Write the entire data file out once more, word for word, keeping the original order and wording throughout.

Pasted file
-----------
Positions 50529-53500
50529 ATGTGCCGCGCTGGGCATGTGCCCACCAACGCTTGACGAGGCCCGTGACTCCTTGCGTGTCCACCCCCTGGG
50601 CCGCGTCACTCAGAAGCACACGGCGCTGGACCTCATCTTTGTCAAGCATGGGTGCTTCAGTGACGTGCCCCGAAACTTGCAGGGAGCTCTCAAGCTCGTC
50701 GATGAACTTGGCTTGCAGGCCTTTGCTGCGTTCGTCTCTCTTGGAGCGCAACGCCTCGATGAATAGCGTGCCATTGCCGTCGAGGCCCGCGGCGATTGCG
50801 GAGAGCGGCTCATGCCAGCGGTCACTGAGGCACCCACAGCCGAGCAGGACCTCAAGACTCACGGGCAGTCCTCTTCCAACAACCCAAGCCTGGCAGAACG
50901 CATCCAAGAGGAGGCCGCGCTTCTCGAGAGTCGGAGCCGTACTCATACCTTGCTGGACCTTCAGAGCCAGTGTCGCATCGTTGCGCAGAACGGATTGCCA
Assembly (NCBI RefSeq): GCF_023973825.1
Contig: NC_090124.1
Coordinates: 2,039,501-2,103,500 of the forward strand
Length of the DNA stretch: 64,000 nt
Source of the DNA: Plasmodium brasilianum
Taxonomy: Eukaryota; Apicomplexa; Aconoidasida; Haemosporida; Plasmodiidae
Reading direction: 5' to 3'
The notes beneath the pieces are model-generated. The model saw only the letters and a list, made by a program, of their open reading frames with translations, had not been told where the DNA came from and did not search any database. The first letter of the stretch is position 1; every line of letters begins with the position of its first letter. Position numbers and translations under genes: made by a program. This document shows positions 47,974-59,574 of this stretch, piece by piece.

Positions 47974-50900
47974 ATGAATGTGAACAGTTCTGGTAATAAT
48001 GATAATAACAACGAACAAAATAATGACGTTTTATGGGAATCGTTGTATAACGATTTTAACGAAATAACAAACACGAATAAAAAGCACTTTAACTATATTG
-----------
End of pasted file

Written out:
Positions 50529-53500
50529 ATGTGCCGCGCTGGGCATGTGCCCACCAACGCTTGACGAGGCCCGTGACTCCTTGCGTGTCCACCCCCTGGG
50601 CCGCGTCACTCAGAAGCACACGGCGCTGGACCTCATCTTTGTCAAGCATGGGTGCTTCAGTGACGTGCCCCGAAACTTGCAGGGAGCTCTCAAGCTCGTC
50701 GATGAACTTGGCTTGCAGGCCTTTGCTGCGTTCGTCTCTCTTGGAGCGCAACGCCTCGATGAATAGCGTGCCATTGCCGTCGAGGCCCGCGGCGATTGCG
50801 GAGAGCGGCTCATGCCAGCGGTCACTGAGGCACCCACAGCCGAGCAGGACCTCAAGACTCACGGGCAGTCCTCTTCCAACAACCCAAGCCTGGCAGAACG
50901 CATCCAAGAGGAGGCCGCGCTTCTCGAGAGTCGGAGCCGTACTCATACCTTGCTGGACCTTCAGAGCCAGTGTCGCATCGTTGCGCAGAACGGATTGCCA
Assembly (NCBI RefSeq): GCF_023973825.1
Contig: NC_090124.1
Coordinates: 2,039,501-2,103,500 of the forward strand
Length of the DNA stretch: 64,000 nt
Source of the DNA: Plasmodium brasilianum
Taxonomy: Eukaryota; Apicomplexa; Aconoidasida; Haemosporida; Plasmodiidae
Reading direction: 5' to 3'
The notes beneath the pieces are model-generated. The model saw only the letters and a list, made by a program, of their open reading frames with translations, had not been told where the DNA came from and did not search any database. The first letter of the stretch is position 1; every line of letters begins with the position of its first letter. Position numbers and translations under genes: made by a program. This document shows positions 47,974-59,574 of this stretch, piece by piece.

Positions 47974-50900
47974 ATGAATGTGAACAGTTCTGGTAATAAT
48001 GATAATAACAACGAACAAAATAATGACGTTTTATGGGAATCGTTGTATAACGATTTTAACGAAATAACAAACACGAATAAAAAGCACTTTAACTATATTG